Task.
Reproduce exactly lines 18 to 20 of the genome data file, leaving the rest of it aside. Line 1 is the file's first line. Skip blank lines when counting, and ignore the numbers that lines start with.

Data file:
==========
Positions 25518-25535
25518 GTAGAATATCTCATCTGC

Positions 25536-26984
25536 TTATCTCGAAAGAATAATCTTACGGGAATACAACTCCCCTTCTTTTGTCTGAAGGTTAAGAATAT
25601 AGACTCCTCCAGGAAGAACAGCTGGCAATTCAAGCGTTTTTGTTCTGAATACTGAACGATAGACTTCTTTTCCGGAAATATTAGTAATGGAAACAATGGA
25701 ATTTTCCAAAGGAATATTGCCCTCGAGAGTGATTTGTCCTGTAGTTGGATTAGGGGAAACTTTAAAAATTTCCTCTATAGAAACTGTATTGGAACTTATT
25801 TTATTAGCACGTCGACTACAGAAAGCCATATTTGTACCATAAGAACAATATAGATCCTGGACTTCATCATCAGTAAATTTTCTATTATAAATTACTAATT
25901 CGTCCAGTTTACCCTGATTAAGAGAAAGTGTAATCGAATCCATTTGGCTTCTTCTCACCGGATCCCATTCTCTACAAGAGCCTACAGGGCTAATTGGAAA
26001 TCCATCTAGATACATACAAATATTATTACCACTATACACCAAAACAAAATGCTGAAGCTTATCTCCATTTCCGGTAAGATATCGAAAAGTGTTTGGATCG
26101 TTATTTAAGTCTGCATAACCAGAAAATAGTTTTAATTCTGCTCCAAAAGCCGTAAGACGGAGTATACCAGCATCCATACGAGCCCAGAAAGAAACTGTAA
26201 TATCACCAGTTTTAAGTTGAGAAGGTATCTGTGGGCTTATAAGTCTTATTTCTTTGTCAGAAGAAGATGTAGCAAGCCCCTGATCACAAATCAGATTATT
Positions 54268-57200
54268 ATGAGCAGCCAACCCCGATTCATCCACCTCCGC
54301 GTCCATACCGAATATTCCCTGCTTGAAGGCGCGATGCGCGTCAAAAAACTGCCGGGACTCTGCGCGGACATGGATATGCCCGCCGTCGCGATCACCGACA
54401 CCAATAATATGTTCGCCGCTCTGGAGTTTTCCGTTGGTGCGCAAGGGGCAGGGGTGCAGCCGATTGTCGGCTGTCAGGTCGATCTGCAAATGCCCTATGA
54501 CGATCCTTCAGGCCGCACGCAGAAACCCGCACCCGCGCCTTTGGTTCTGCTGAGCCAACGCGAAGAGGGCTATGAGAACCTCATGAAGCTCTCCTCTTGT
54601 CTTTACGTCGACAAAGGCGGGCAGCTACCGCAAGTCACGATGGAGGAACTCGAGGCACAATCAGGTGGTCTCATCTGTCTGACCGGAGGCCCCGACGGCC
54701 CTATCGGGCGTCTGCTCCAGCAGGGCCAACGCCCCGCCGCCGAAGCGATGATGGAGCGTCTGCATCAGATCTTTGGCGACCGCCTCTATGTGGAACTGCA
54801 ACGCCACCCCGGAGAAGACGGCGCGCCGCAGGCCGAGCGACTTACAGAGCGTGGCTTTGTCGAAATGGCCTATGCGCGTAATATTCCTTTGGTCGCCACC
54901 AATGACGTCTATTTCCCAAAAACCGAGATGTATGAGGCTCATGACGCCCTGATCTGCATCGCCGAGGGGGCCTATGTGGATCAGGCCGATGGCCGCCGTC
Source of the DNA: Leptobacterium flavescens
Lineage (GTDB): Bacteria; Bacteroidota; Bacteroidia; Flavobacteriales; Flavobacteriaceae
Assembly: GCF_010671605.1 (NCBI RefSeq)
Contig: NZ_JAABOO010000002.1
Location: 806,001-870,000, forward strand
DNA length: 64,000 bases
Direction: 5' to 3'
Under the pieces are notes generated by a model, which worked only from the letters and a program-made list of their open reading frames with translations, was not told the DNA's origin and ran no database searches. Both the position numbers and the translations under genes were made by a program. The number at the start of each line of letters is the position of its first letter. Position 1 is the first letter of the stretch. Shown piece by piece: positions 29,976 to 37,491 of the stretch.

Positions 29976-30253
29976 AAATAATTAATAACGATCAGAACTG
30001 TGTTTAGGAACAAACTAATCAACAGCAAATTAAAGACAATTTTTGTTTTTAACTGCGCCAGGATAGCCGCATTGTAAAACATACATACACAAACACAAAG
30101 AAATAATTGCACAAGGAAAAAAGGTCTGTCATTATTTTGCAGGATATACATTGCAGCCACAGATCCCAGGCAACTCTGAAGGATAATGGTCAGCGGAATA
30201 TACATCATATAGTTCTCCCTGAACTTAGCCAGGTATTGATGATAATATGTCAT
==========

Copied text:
54701 CTATCGGGCGTCTGCTCCAGCAGGGCCAACGCCCCGCCGCCGAAGCGATGATGGAGCGTCTGCATCAGATCTTTGGCGACCGCCTCTATGTGGAACTGCA
54801 ACGCCACCCCGGAGAAGACGGCGCGCCGCAGGCCGAGCGACTTACAGAGCGTGGCTTTGTCGAAATGGCCTATGCGCGTAATATTCCTTTGGTCGCCACC
54901 AATGACGTCTATTTCCCAAAAACCGAGATGTATGAGGCTCATGACGCCCTGATCTGCATCGCCGAGGGGGCCTATGTGGATCAGGCCGATGGCCGCCGTC